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A simple Italian dessert, cold zabaglione with red wine is an elegant use of left over egg yolks.
The egg yolk is truly the gift to us from chickens. I’m happy now that I get eggs from the free-range very happy chickens at my friend’s farm. The egg yolk is also responsible for a few Italian desserts like this zabaglione, and this lemon budino.
Zabaglione, is an Italian classic custard, whisked together with sugar and red wine. You can also do this dessert sugar free using Swerve and you can replace the red wine with Marsala or cognac. You can serve it warm immediately with fruit and perhaps a simple cake, or cold as I’m doing here.
I have made this custard before, here called sabayon, because it was a french recipe. Italians do not eat big desserts following a meal. They will eat a sweet roll in the morning and a sweet cake or cookies at 4:00 with a cappuccino, but usually a meal is finished with fruit and an espresso. They even consider cappuccino too heavy after a meal and drink those in the morning or maybe at an afternoon coffee bar, but never after a large meal.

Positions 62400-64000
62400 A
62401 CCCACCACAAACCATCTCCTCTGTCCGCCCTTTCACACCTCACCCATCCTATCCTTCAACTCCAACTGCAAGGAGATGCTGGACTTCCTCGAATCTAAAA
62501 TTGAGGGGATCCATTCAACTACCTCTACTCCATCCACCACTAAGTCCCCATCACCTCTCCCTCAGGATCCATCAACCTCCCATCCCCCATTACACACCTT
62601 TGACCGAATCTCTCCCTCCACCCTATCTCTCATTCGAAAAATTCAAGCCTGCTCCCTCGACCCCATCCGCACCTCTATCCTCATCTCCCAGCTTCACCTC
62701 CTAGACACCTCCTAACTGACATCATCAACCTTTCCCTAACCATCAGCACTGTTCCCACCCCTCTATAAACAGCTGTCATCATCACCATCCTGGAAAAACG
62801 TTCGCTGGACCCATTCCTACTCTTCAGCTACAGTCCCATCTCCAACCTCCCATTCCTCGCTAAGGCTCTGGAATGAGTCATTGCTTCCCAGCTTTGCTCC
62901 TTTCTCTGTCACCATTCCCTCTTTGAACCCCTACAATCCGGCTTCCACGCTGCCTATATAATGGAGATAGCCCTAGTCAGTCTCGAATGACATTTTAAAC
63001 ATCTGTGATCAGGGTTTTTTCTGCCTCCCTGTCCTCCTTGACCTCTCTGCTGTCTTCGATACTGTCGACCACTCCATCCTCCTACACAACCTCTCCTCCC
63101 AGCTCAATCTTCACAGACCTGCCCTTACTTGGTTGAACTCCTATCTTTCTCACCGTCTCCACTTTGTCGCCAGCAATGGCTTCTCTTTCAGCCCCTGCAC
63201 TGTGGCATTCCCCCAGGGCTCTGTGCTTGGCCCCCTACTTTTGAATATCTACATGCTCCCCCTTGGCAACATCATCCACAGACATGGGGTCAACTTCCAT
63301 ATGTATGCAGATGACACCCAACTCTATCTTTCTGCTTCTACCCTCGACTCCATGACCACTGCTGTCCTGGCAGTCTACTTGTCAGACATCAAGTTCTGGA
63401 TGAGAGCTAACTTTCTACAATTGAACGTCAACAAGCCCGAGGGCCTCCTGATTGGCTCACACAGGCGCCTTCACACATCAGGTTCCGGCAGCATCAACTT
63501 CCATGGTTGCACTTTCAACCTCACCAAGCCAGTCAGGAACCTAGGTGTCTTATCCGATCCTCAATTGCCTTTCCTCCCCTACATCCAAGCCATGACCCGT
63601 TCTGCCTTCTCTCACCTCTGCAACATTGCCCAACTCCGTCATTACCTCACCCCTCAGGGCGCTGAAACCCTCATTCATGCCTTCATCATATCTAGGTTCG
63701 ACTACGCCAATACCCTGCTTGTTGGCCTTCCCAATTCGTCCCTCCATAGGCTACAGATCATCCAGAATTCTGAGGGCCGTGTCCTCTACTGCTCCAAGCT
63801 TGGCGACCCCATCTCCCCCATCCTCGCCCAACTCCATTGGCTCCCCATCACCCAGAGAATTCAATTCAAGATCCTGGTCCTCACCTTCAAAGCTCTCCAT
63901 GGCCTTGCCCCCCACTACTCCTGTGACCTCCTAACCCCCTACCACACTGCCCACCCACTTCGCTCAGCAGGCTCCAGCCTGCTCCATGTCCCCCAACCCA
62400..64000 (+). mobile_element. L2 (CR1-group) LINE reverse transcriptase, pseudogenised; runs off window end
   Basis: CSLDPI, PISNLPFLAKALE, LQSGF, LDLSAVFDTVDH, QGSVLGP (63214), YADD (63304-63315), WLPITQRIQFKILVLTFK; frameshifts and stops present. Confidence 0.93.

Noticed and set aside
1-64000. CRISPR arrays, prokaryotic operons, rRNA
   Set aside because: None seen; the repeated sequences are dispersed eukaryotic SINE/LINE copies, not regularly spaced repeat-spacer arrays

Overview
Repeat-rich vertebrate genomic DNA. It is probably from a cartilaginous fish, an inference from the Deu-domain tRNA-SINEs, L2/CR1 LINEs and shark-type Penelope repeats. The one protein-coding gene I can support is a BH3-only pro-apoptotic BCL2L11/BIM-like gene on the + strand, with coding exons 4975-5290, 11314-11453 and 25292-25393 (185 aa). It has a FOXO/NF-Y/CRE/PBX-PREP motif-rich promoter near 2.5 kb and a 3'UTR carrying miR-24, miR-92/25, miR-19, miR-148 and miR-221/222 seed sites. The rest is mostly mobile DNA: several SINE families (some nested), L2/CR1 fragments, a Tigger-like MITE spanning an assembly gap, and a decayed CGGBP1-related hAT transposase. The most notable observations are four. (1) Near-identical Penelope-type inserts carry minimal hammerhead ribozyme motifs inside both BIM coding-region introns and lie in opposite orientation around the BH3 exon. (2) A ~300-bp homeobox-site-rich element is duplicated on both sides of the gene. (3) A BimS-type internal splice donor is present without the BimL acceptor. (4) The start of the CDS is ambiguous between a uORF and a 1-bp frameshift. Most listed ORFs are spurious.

Zabaglione is light enough, yet rich enough to satisfy all dessert lovers. This is made 4-6 hours in advance so that it can be properly chilled, making it a dinner party perfect. It is just as good as it looks, not too sweet, and pleasantly satisfying. An accompanying piece of dark chocolate or chocolate biscotti would take this dessert over the top.
The Process for Cold Zabaglione with Red Wine
This may seem daunting, because egg yolks are not that easy to warm up and retain a custardy appearance. Keep in mind, zabaglione is loose, and not a dense or fully formed custard. It’s closer to a sauce.
All you need is a whisk and double boiler. Marcella suggests using two different size sauce pans and a trivet that is make particularly for this. I used a tin measuring cup to keep the top sauce pan from touching the water. The reason for this is to prevent the eggs from overcooking.
Yolks are pure protein and when heated up turned tough and rubbery. The water must be just a simmer, nothing more and you never want your zabaglione to boil. Just keep it hot and whisk for at least 10 minutes. In the first picture at the top, you can see it looks a little firmer than the second picture. Zabaglione never really firms up like a typical custard.
- 4 egg yolks (I used 5 as my eggs were small)
- ¼ cup sugar
- 1 cup full-bodied red wine (I used a Chianti)
- raspberries or berries of choice
- In the sauce pan that will serve as the top of a double boiler, whisk egg yolks and sugar until pale and frothy. You can use an electric beater or a whisk. If you do not have a double boiler, Marcella suggests using a trivet made just for this. Improvising, I used a tin measuring cup, which guarantees that the water will not touch the pan.
- Bring the water to a bare simmer, not a boil. Place the sauce pan with the egg yolks over the water. Add the ed wine and continue to whisk until thickened, approximately 10-15 minutes. Cool and put in dessert dishes and chill for 4-6 hours. Optional: Add berries.